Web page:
Kim has been a leading advocate for grouping proteins into classes on the basis of their fold structures and using these structural similarities to help predict individual protein functions. While the protein universe may encompass as many as a trillion different kinds of proteins on earth, most structural biologists agree there are probably only about ten thousand distinctly different types of folds.

"A smaller number of new protein folds are discovered each year despite the fact that the number of protein structures determined annually is increasing exponentially," Kim says. "This and other observations strongly suggests that the total number of protein folds is dramatically smaller than the number of genes."

The rationale behind this idea is that through the eons, proteins have selectively evolved into the architectural structures best-suited to do their specific jobs. These structures essentially stay the same for proteins from all three kingdoms of life -- bacteria, archaea, and eukarya - even though the DNA sequences encoding for a specific type of protein can wildly vary from the genome of one organism to another, and sometimes even within the same organism.

In the map created by Kim and his colleagues, elongated groups of fold distributions approximately corresponding to the four SCOP structural classifications can be clearly seen. These classifications, which are based on secondary structural compositions and topology are the "alpha" helices, "beta" strands, and two mixes of helices and strands, one called "alpha plus beta" and the other "alpha slash beta." The Berkeley map reveals that the first three groups share a common area of origin, possibly corresponding to small primordial proteins, while the "alpha slash beta" class of proteins does not emerge until much later in time.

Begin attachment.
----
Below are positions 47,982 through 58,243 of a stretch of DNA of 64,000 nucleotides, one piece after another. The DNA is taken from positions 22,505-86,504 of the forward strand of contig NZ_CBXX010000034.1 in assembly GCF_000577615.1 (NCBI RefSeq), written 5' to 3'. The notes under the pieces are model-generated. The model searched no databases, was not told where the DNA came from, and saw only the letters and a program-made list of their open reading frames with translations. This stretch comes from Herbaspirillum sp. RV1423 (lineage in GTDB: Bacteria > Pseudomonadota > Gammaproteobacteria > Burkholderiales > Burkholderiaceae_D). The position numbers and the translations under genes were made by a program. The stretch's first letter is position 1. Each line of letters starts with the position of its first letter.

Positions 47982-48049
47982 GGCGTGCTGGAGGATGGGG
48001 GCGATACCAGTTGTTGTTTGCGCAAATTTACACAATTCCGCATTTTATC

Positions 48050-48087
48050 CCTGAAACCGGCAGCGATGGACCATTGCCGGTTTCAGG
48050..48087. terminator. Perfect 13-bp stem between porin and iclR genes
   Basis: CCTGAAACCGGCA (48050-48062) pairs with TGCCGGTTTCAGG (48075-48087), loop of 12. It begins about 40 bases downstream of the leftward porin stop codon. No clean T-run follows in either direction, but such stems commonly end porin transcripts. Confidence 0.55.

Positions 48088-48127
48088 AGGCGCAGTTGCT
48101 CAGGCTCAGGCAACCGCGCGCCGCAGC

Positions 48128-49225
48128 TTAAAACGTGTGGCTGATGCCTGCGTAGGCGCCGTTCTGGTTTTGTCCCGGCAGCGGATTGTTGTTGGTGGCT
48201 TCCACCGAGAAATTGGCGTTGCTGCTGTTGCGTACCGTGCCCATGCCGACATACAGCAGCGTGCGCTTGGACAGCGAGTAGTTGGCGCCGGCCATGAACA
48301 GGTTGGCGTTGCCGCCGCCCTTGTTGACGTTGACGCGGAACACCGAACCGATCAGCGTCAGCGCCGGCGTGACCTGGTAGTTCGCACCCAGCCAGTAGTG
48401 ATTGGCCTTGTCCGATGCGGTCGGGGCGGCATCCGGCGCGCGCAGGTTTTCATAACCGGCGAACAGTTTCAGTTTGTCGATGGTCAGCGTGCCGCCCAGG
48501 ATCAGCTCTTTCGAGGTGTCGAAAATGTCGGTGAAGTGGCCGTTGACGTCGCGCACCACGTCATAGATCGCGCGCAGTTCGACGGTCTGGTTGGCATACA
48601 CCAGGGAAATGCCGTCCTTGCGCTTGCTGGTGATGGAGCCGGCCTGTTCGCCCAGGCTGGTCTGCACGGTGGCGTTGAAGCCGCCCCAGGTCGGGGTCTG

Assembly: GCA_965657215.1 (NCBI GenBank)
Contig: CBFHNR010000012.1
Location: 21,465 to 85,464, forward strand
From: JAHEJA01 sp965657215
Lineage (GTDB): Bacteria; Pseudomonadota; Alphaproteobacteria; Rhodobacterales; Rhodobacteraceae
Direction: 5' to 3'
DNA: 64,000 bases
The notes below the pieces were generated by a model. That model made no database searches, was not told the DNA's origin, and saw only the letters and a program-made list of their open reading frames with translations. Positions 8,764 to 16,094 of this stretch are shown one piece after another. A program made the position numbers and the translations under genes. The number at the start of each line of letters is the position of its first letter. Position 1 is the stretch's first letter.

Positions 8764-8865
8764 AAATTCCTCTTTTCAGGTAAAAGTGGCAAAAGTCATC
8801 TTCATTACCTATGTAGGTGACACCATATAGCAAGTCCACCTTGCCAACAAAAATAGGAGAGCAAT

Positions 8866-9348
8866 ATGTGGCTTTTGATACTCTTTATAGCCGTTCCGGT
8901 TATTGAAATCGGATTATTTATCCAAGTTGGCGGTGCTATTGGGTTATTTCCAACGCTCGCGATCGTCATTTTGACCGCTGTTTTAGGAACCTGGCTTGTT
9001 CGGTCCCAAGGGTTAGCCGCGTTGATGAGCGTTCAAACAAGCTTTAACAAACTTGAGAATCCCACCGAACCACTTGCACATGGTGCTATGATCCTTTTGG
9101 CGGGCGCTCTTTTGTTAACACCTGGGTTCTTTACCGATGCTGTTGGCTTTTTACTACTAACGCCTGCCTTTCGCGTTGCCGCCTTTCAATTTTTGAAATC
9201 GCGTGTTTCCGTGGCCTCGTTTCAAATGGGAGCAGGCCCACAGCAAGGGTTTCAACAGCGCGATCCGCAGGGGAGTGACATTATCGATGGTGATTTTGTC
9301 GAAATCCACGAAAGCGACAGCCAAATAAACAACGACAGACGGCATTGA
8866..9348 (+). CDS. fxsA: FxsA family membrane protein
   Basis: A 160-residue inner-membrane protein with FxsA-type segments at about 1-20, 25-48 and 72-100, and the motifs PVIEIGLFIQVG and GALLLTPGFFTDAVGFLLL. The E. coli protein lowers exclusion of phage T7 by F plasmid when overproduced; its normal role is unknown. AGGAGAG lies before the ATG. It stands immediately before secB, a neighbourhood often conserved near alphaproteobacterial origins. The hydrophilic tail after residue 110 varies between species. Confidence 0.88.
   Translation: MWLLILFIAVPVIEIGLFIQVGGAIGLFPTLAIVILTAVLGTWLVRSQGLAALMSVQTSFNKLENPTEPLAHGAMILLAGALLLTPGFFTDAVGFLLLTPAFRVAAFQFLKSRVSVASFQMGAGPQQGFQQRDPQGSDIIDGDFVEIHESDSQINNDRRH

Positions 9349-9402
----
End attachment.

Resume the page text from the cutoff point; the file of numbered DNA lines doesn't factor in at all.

"It is conceivable that, of the primordial peptides, those containing fragments with high helix and/or strand propensity found their way to fold into small alpha, beta, and alpha plus beta structures," Kim says. "The alpha slash beta fold structures do not appear until proteins of sufficient size rose through evolution and the formation of supersecondary structural units became possible."

Since understanding the molecular functions of proteins is key to understanding cellular functions, the map developed by Kim and his colleagues holds promise for a number of areas of biology and biomedical research, including the design of more effective pharmaceutical drugs that have fewer side-effects.

"This map can be used to help design a drug to act on a specific protein and to identify which other proteins with similar structures might also be affected by the drug," Kim says.

For the next phase of this research, Kim and his colleagues plan to tap into the supercomputers at Berkeley Lab's National Energy Research Scientific Computing Center (NERSC) to add the rest of the some 20,000 and counting known protein structures to their map. They also plan to set up a Website where researchers can submit for inclusion new protein structures they have solved.

Working with Kim on this protein universe mapping project have been Jington Hou, Gregory Sims, and Chao Zhang. The protein was funded by grants through the National Science Foundation and the National Institutes of Health.


Berkeley Lab is a U.S. Department of Energy national laboratory located in Berkeley, California. It conducts unclassified scientific research and is managed by the University of California. Visit our Website at http://www.lbl.gov

Note: This story has been adapted from a news release issued for journalists and other members of the public. If you wish to quote any part of this story, please credit Lawrence Berkeley National Laboratory as the original source. You may also wish to include the following link in any citation: http://www.sciencedaily.com/releases/2003/02/030220081053.htm